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Abortion pills that patients got via telehealth and the mail are safe, study finds

Access to the abortion drug mifepristone could soon be limited by the Supreme Court for the whole country. Here, a nurse practitioner works at an Illinois clinic that offers telehealth abortion.
Jeff Roberson
Access to the abortion drug mifepristone could soon be limited by the Supreme Court for the whole country. Here, a nurse practitioner works at an Illinois clinic that offers telehealth abortion.

In March, the Supreme Court will hear a case about mifepristone, one of two drugs used in medication abortions. A key question in that case is: Was the Food and Drug Administration correct when it deemed the drug safe to prescribe to patients in a virtual appointment?

A study published Thursday in Nature Medicine looks at abortion pills prescribed via telehealth and provides more support for the FDA's assessment that medication abortion is safe and effective.

Researchers examined the electronic medical records for more than 6,000 patients from three providers of abortion via telehealth. They also conducted an opt-in survey of 1,600 patients.

Some abortion patients talked to a provider over video, others used a secure chat platform, similar to texting. If patients were less than 10 weeks pregnant and otherwise found to be eligible, the providers prescribed two medications: mifepristone, which blocks a pregnancy hormone called progesterone, and misoprostol, which causes uterine contractions. Patients got both medicines via mail-order pharmacy.

"Then 3 to 7 days later, there was a clinical follow up," explains the study's lead author, Ushma Upadhyay of the University of California – San Francisco. "The provider checked in with the patient. 'Did you receive the medications? Did you take the medications?' They asked about symptoms. And then there was a clinical follow-up four weeks after the original intake."

The researchers found that the medication was effective – it ended the pregnancy without any additional follow-up care for 97.7% of patients. It was also found to be safe – 99.7% of abortions were not followed by any serious adverse events. The safety and efficacy was similar whether the patients talked to a provider over video or through secure chat.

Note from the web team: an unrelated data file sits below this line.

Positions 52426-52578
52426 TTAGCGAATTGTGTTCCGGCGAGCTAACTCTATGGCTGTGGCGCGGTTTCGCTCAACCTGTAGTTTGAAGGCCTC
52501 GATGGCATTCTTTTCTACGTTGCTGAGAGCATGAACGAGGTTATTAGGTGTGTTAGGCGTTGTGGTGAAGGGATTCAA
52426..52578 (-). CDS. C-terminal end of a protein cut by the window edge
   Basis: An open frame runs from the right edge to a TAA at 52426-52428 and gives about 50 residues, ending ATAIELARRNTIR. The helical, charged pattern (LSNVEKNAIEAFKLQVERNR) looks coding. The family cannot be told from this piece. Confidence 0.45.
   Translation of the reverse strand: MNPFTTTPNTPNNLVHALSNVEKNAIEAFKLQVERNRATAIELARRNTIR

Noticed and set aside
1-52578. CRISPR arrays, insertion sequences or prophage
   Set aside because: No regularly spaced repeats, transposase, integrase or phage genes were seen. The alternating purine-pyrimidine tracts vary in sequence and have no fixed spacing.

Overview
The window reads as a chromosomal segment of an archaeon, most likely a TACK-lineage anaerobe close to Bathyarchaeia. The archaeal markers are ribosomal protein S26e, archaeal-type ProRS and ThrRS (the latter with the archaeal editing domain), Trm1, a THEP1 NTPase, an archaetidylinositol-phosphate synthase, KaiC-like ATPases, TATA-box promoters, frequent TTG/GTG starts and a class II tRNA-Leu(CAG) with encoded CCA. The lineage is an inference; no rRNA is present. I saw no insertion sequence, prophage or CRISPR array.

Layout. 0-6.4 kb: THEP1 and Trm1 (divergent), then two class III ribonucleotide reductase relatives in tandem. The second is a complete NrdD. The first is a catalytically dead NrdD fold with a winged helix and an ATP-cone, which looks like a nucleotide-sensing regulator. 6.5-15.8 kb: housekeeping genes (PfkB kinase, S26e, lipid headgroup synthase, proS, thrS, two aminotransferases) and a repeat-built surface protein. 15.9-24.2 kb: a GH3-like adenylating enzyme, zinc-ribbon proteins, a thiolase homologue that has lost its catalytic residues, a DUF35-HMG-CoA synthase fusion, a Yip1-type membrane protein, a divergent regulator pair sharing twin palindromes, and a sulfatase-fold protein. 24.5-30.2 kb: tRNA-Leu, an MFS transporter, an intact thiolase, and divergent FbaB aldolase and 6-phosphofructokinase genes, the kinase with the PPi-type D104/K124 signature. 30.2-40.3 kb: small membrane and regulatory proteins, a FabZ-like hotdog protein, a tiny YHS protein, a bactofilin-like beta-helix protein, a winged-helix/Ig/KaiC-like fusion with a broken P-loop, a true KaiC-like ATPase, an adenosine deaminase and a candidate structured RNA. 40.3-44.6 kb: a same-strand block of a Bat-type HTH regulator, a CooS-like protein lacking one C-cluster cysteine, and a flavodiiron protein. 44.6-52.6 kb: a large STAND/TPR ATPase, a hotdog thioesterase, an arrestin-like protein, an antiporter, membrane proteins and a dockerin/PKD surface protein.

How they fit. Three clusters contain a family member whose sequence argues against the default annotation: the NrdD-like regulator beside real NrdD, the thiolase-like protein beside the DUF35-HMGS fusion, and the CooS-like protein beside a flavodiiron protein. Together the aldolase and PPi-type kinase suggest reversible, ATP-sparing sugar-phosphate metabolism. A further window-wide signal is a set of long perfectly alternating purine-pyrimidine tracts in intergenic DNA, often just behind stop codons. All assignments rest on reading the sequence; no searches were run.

"These results shouldn't be surprising," Upadhyay says. "It's consistent with the over 100 studies on mifepristone that have affirmed the safety and effectiveness of this medication."

The results also echo international research on telehealth abortion and studies of medication abortion dispensed in a clinic with an in-person appointment, she notes.

Rishi Desai of Harvard Medical School is a medication safety expert who was not involved in the study. He says it was "well-conducted," especially considering it can be difficult to track patients who only connect with providers remotely.

"I would say that this study provides reassuring data regarding safety of the medications, and this is very much in line with what we have seen in many previous studies," he says. "So it's good to see that safety findings hold up in this setting as well."

Still, whether mifepristone is safe and whether FDA has appropriately regulated how it is prescribed is a live legal question right now.

An anti-abortion rights group sued FDA in 2022, arguing that mifepristone is not safe and was improperly approved in 2000. Judge Matthew Kacsmaryk, a district court judge appointed to the federal bench by President Trump, ruled that mifepristone should be pulled from the market nationwide. Although his decision didn't take effect pending appeals, the appeals court ruled against the FDA in part, specifically rolling back telehealth abortion access. That is also on hold for now.

The Supreme Court hears arguments in the case on March 26. The decision could affect access to medication abortion nationwide and set a new precedent on challenges to the FDA's authority.

Recently, there's been a flurry of mifepristone research news. Last week, a paper that raised safety concerns about mifepristone was retracted. This study, released Thursday, affirms the FDA's position that the medicine can be safely prescribed remotely.

Upadhyay says she's been working on this research for years and that the timing of its publication weeks before the Supreme Court arguments is coincidental.

"I don't know if they can enter new evidence into the case at this point," she says. "But I do hope it impacts the perception of how safe this medication is."

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Selena Simmons-Duffin reports on health policy for NPR.